As the Conservatives continue to rumble the House floor in protest, the Centrists are taking their turn to pressure Speaker Kevin McCarthy.
Behind closed doors Wednesday, McCarthy’s No. 2 and No. 3 informed a dozen Republicans — mostly battleground members — of their plans to take up two bills next week: Rep.’s bid Andrew Clyde (R-Ga.) nixes a Biden administration gun regulation and a separate bill to toughen limits on taxpayer funding for abortion.
The meeting did not go smoothly.
“Why the hell are we doing this? Rep. Nancy Mace (RS.C.) asked Majority Leader Steve Scalise (R-La.) and Majority Whip Tom Emmer (R-Minn.), According to two House Republicans familiar with the meeting.
Things got hotter from there, the two Republicans added: Rep. Michelle Fischbach (R-Minn.) confronted Mace for taking on TV and criticizing other Republicans for their stances on abortion. Mace responded that the party was losing the public opinion battle on the issue, arguing that veering further to the right would hurt the centrists who gave the GOP a majority.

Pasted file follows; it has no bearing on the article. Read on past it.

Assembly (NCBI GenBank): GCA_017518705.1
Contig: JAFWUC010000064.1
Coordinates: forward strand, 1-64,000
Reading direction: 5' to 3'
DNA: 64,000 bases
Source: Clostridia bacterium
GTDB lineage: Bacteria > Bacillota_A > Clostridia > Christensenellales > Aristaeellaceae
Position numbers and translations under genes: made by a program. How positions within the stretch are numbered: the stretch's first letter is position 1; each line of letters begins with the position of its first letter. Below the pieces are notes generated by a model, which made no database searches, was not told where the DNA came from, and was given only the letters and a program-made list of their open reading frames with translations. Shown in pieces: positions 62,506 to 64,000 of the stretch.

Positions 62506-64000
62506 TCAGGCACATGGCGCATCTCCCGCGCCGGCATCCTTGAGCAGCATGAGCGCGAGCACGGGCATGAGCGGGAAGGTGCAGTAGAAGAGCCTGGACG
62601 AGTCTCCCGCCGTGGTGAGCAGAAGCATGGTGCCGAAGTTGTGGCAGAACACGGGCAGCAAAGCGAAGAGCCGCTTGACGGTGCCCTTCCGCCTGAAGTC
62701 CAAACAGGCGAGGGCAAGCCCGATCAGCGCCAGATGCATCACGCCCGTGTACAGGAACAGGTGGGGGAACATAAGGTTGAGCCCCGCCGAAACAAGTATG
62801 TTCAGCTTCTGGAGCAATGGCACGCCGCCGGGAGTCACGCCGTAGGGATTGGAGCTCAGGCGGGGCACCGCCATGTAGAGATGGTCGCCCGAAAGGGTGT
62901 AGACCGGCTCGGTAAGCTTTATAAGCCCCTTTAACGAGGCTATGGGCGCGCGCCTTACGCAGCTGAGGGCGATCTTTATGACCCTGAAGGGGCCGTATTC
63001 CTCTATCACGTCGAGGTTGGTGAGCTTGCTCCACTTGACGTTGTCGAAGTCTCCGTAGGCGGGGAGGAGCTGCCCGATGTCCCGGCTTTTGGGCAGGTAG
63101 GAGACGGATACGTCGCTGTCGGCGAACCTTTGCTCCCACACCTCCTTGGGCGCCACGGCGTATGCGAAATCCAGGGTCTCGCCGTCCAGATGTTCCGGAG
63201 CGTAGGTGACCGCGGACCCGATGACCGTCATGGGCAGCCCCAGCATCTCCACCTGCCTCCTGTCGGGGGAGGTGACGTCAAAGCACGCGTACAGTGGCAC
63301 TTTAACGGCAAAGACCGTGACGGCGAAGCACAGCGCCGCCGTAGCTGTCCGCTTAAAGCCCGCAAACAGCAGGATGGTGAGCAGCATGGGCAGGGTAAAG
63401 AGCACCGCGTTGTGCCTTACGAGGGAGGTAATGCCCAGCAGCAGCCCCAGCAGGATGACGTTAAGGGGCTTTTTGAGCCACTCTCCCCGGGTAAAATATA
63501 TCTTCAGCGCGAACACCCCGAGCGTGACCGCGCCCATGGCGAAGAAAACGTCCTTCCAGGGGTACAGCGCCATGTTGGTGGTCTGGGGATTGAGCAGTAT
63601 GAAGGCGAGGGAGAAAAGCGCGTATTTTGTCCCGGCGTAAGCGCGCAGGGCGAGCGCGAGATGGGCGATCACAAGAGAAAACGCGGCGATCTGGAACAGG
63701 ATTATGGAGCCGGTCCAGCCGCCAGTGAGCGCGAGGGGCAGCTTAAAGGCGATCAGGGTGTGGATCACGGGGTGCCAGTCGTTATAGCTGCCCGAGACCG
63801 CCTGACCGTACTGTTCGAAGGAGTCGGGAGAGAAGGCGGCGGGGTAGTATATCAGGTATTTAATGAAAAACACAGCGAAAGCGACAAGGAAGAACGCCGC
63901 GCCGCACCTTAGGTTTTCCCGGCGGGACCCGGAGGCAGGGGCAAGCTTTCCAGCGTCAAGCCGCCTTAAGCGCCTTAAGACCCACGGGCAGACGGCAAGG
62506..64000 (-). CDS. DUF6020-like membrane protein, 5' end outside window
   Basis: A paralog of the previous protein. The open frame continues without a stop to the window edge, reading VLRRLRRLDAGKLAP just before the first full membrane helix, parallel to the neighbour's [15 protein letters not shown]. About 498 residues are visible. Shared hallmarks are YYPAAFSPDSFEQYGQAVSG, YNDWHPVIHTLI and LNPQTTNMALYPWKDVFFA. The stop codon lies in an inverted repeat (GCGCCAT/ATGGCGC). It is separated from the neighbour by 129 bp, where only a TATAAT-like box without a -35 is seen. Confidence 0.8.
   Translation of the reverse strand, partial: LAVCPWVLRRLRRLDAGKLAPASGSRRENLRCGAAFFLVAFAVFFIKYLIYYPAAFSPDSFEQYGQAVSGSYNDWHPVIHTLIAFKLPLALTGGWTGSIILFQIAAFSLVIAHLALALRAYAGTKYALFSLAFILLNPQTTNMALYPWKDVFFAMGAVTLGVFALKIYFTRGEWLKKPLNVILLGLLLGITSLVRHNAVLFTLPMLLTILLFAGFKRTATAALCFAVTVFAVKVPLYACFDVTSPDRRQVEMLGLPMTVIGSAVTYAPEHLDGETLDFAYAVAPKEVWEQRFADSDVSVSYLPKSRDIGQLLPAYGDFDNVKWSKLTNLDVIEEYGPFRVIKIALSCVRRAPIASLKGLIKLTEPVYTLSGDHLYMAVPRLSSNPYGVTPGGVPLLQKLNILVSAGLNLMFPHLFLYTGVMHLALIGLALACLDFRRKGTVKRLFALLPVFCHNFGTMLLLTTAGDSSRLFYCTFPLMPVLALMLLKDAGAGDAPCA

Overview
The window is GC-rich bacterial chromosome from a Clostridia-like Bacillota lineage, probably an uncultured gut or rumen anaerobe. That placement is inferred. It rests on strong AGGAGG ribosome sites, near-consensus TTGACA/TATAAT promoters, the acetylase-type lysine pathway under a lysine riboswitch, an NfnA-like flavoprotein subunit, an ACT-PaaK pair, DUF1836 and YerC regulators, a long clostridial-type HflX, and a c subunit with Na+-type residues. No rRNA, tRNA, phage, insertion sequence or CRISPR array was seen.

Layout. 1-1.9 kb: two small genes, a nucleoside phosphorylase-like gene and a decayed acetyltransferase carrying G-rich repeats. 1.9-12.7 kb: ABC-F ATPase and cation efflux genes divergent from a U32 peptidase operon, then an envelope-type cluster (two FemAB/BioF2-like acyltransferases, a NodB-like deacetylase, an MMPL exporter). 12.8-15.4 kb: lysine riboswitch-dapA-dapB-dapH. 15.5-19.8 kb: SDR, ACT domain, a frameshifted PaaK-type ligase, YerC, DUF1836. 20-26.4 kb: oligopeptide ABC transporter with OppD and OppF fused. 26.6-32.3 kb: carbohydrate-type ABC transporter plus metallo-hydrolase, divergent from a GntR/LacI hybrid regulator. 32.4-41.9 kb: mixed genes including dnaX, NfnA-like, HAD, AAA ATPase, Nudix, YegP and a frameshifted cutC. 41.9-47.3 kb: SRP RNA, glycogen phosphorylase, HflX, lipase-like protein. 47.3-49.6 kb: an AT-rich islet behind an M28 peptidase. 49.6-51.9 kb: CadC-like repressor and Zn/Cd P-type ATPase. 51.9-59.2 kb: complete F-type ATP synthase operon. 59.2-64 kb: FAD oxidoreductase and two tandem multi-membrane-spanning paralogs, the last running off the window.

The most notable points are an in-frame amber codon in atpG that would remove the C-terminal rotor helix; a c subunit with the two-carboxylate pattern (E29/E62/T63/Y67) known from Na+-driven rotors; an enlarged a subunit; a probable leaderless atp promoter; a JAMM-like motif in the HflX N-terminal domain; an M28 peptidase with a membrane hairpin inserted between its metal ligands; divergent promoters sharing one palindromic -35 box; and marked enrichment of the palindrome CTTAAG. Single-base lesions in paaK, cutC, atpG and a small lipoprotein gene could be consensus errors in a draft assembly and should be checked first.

The row between two rank-and-file Republicans illustrates the immense pressure McCarthy and his top aides are under as they try to push through conservative policies with a five-seat majority. Conservative hardliners have drawn attention by paralyzing the House floor, venting their fury at leaders for perceived broken promises, but centrists can wield similar power in their own way if frustrated enough.
In fact, the same tactics conservative hardliners used this week could convince centrists to join Democrats in stopping ground action next week using a different mysterious tactic. Losing ground on more agenda items would risk deepening the embarrassment party leaders have faced in recent days.
As they are torn by the two ideological ends of their conference, personal friction between senior GOP leaders is beginning to show — despite the top three’s public attempts at a united front. During this week’s Conservative Rebellion, McCarthy and Scalise began to openly accuse each other of sparking the outrage.